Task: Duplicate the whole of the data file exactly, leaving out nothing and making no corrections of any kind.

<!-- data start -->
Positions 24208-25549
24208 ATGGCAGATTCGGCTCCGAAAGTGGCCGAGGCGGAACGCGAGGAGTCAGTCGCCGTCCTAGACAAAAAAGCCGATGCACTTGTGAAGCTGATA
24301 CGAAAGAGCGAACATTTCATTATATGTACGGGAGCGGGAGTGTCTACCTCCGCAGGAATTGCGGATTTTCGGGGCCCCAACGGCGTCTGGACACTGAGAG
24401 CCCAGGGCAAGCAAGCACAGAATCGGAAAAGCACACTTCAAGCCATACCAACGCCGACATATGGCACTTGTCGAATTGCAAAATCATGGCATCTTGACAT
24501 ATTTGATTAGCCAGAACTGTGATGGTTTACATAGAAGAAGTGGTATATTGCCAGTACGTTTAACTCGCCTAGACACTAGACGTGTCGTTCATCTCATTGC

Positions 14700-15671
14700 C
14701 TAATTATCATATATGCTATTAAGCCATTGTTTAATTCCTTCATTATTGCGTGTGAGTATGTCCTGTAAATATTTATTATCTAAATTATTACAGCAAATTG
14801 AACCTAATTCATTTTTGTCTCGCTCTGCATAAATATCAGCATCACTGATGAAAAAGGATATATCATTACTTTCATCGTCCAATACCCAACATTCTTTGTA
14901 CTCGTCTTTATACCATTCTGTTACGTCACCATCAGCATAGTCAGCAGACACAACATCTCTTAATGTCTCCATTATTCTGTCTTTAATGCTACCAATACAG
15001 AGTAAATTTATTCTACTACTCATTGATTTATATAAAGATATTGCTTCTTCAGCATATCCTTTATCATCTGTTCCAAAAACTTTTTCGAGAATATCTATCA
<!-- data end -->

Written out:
Positions 24208-25549
24208 ATGGCAGATTCGGCTCCGAAAGTGGCCGAGGCGGAACGCGAGGAGTCAGTCGCCGTCCTAGACAAAAAAGCCGATGCACTTGTGAAGCTGATA
24301 CGAAAGAGCGAACATTTCATTATATGTACGGGAGCGGGAGTGTCTACCTCCGCAGGAATTGCGGATTTTCGGGGCCCCAACGGCGTCTGGACACTGAGAG
24401 CCCAGGGCAAGCAAGCACAGAATCGGAAAAGCACACTTCAAGCCATACCAACGCCGACATATGGCACTTGTCGAATTGCAAAATCATGGCATCTTGACAT
24501 ATTTGATTAGCCAGAACTGTGATGGTTTACATAGAAGAAGTGGTATATTGCCAGTACGTTTAACTCGCCTAGACACTAGACGTGTCGTTCATCTCATTGC

Positions 14700-15671
14700 C
14701 TAATTATCATATATGCTATTAAGCCATTGTTTAATTCCTTCATTATTGCGTGTGAGTATGTCCTGTAAATATTTATTATCTAAATTATTACAGCAAATTG
14801 AACCTAATTCATTTTTGTCTCGCTCTGCATAAATATCAGCATCACTGATGAAAAAGGATATATCATTACTTTCATCGTCCAATACCCAACATTCTTTGTA
14901 CTCGTCTTTATACCATTCTGTTACGTCACCATCAGCATAGTCAGCAGACACAACATCTCTTAATGTCTCCATTATTCTGTCTTTAATGCTACCAATACAG
15001 AGTAAATTTATTCTACTACTCATTGATTTATATAAAGATATTGCTTCTTCAGCATATCCTTTATCATCTGTTCCAAAAACTTTTTCGAGAATATCTATCA